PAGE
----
Simon ARMITAGE: I find The owl and the nightingale will be the last medieval translation I do, so I wanted to end with a flourish of sorts. There is nothing else from that period that appeals to me as a project, by which I mean a longer poem that will require a longer period of research and writing, although I don’t think I should rule out smaller pieces or fragments (and it could be longer give poems that I just don’t know). The dream, of course, would be to discover something previously unknown and reveal it to the world for the first time, both in transcription and translation, but that would mean digging through dusty archives or rummaging under castle floorboards, and that’s not really my thing .

So yes, The owl and the nightingale. Well, not much has been done around it, except for Neil Cartlidge’s excellent commentary and text. And then there are the rhymes… My previous translation was pearla very moving poem of consolation after the loss of a young girl, almost certainly by the same anonymous author he is responsible for Sir Gawain and the Green Knight. pearl is a heavily rhymed poem, succinct in its construction, the form and formulas being an integral part of its meaning. But making the poem rhyme in contemporary English meant distorting (mangled!) the preceding word order so much that the overall logic became muddled. In other words, it was rhymed with the tail wagging the dog, so eventually I decided to work with half rhymes and inner rhymes, which hopefully resulted in a more subtle, smoother, and more faithful rendition, at least in terms of his reasoning and his tones

The rhymes inside The owl and the nightingale are even more integral and striking. But that’s the point I think. A poem composed of nearly nine hundred couplets does not shy away from its sonic intentions, and one of those intentions is humor. This is what makes the poem so theatrical and linguistic, and allows a translator to give character to the birds. In fact, throughout the composition I kept imagining various actors who would give voice to the two birds and thought it was essentially theatrical and since its publication it has been presented as a rehearsed reading at the Royal Court in London and (by me) as adapted a radio play for the BBC. We plan to do something similar at Lincoln Center in New York this November. The birds are shameless performers, and the poem offers them their stage.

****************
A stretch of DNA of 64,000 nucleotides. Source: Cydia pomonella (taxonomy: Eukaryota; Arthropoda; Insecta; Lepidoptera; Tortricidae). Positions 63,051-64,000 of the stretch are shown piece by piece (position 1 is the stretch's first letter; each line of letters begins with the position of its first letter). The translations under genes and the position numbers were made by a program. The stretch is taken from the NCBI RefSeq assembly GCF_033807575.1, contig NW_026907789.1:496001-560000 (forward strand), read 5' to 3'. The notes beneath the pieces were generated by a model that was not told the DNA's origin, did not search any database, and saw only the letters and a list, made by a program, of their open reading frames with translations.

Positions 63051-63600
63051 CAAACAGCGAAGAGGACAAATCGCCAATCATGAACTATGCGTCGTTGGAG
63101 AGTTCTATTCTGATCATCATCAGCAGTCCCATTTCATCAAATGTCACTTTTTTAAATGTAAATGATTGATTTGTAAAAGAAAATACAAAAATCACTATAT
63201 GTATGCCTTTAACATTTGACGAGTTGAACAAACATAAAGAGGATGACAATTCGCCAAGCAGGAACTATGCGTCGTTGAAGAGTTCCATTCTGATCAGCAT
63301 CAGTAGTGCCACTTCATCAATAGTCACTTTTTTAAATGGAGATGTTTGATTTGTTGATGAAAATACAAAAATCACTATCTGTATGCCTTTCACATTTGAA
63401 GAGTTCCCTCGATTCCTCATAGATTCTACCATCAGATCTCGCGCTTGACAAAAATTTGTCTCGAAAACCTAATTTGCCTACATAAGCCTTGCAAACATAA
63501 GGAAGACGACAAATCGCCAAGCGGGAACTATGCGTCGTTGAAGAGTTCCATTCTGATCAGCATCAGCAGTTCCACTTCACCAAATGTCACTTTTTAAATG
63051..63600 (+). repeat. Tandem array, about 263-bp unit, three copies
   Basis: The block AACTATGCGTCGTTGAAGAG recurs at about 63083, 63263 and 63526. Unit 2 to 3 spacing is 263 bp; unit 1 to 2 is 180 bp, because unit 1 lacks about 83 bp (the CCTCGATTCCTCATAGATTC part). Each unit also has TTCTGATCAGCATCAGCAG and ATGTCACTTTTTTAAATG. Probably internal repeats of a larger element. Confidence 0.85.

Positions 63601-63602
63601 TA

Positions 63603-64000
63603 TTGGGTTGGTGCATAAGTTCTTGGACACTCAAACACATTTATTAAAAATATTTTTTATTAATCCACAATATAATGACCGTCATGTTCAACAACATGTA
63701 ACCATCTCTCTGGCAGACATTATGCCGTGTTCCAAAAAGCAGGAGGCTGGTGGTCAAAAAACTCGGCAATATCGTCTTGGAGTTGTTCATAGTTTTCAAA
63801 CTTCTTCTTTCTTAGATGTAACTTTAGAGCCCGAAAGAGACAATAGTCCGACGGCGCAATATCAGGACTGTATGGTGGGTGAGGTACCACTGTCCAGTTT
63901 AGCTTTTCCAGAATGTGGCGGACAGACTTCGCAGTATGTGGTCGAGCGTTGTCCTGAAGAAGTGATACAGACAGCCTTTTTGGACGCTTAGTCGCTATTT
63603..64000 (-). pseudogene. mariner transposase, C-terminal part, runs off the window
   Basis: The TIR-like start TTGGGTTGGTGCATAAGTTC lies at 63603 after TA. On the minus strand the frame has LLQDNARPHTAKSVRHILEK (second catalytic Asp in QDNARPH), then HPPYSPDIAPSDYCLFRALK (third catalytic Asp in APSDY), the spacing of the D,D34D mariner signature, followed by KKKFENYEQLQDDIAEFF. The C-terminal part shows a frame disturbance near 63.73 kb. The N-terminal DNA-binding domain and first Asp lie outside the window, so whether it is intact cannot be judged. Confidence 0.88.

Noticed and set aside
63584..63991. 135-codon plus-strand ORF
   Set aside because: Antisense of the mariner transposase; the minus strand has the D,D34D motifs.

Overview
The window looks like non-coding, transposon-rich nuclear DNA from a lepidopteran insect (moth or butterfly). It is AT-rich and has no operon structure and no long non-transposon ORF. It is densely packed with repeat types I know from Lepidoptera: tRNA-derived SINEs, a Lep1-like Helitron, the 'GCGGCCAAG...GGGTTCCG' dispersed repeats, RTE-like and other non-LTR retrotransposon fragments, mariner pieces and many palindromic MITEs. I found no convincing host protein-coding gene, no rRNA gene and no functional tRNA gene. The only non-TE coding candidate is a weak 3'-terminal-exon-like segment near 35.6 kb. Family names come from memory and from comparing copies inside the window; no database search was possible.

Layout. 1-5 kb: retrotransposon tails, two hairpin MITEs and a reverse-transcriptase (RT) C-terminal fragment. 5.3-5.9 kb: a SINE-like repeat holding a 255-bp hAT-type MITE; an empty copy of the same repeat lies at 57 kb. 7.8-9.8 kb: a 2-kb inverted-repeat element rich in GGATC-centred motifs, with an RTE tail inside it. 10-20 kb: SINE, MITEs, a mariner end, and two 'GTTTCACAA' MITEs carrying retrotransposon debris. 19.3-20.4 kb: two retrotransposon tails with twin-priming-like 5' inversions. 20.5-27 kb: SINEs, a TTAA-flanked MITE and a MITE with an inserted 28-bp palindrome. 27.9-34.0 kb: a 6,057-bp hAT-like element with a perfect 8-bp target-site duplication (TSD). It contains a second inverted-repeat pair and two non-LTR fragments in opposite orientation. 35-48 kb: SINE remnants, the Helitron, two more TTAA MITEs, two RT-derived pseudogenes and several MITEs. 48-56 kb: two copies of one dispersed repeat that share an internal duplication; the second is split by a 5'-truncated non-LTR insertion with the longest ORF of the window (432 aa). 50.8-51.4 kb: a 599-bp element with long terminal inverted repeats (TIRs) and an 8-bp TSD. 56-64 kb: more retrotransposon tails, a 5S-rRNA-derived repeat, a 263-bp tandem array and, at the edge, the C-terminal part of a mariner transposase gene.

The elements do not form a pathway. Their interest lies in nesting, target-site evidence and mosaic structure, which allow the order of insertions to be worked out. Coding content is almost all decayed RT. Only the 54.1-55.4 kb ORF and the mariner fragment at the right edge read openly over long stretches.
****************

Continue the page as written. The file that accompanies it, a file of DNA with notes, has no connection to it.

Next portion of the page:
I should also say that it became a very welcome companion during lockdown when the random events of everyday life (the stuff I need for my own poetry) were in short supply. This meant I could dive deep into entire sections instead of just lugging around a few couplets in my bag like I normally would, and the work was completed about a year and a half ahead of schedule. In terms of content, we will probably never know exactly why it was written, what its signs and signals really mean, although the arguments raging between the two protagonists are as insoluble today as they were seven hundred years ago, and the mudslinging just as common. I don’t think it’s an exaggeration to say that it could be considered one of the earliest trash-talking rap battles known. My publishers couldn’t resist calling it medieval Twitter spit, and with legitimacy beyond pun. At the time of writing, a very high-profile court case is taking place in the UK in which the celebrity wife of one famous footballer is suing the celebrity wife of another famous footballer over allegations made against them on social media and the ensuing consequences Vitriol was very owl-and-nightingale-like. What interests me about the poem more than anything (and maybe I’ll finally get around to answering your question) is the extent to which both birds believe they’re undoubtedly right, despite holding opposing opinions. No logic or reason coming from the opposite direction can turn them from their entrenched positions, and the insults and insults that follow once the arguments escalate only reinforce some very entrenched positions. At one point, I envisioned this not just as an argument between two creatures who happened to be speaking poetry, but as a scathing argument between different schools of poetic thought, or even between two poets, taking place in public space. You heard it here first, the original author seems to be saying.